Shepherds were not sophisticated middle-class people. They were down-to-earth, rugged, hard working men, who tended and took care of flocks of sheep, mostly belonging to rich people. Some of them had a special role in looking after the flocks that produced lambs for the Temple sacrifices at Jerusalem. It’s known that these were pastured on the fields surrounding Bethlehem, because of it was close to Jerusalem. With that in mind, consider the fact that Jesus was to become ‘The lamb of who takes away the sin of the world!’ (John 1:29) Isn’t that remarkable?

But there’s something else, too. Jerusalem was King David’s city but Bethlehem was his home town. That’s why Joseph had to travel to register there, ‘because he belonged to the house and line of David.’ (verse 4) With these ideas in mind it’s good to reread verses 8-11 again. It all comes together into what we can only think of as God’s superb plan for introducing His Son to the world..

These shepherds may have been ordinary people, representing the rank and file of human kind, but they were very privileged people too. That night out in the fields, unexpectedly, the curtain between heaven and earth was drawn back sufficiently for God’s messengers to be seen and heard. ‘An angel of the Lord appeared to them, and the glory of the Lord shone around them.’ Then a little later we read, ‘Suddenly a great company of the heavenly host appeared with the angel.’ The message they brought was ‘Good news of great joy to all the people’ – the Saviour had been born in Bethlehem. It was made pretty clear to them that they were to bear witness to this tremendous event by visiting the Baby, then passing on the good news to others. What does all this say to us, as we approach Christmas by crossing Shepherds Fields?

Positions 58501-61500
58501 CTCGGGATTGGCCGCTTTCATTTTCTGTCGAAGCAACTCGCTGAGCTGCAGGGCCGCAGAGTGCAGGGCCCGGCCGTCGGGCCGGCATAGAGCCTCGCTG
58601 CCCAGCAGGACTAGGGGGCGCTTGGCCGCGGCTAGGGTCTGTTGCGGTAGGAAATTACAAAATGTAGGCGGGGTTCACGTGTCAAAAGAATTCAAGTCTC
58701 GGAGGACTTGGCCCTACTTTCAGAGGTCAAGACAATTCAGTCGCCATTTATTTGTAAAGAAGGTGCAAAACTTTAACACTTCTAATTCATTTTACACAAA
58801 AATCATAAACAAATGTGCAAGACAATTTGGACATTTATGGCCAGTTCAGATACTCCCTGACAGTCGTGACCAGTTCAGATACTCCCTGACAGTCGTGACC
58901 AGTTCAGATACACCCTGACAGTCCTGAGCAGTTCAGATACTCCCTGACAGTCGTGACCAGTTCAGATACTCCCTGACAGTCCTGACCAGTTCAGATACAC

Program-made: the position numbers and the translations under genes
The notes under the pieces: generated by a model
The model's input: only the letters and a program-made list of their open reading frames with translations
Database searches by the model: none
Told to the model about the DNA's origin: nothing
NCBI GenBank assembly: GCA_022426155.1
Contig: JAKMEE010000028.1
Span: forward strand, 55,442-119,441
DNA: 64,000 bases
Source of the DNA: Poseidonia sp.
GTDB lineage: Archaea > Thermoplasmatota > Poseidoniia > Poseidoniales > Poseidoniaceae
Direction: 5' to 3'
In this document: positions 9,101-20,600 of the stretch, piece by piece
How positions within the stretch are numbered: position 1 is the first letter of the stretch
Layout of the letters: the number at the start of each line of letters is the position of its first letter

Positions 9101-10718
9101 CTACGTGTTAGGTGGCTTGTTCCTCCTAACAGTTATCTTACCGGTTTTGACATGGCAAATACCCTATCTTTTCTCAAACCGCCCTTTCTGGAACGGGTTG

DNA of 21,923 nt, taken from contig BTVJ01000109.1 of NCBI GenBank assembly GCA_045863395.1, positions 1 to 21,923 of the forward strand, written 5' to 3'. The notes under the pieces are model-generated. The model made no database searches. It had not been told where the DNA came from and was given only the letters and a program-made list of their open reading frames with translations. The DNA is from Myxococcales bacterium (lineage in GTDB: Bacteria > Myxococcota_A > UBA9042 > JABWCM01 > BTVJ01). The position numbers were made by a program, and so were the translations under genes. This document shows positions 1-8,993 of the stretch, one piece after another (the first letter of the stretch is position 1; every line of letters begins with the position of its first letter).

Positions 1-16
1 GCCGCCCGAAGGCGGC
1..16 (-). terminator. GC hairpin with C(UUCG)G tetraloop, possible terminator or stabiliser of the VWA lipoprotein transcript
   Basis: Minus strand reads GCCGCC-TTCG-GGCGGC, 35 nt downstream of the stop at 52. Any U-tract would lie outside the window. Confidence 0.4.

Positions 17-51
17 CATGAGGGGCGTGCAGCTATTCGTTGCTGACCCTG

First of all, that Jesus is for all people. Good news of his birth was entrusted to what a poet has called ‘a few farm workers!’ News of his resurrection was entrusted to a woman with a dubious history, Mary Magdalene. Jesus is for everyone, whatever their social rank or moral background. He’s the Saviour – he specialises in forgiving the past and creating a new future for all who put their faith in him.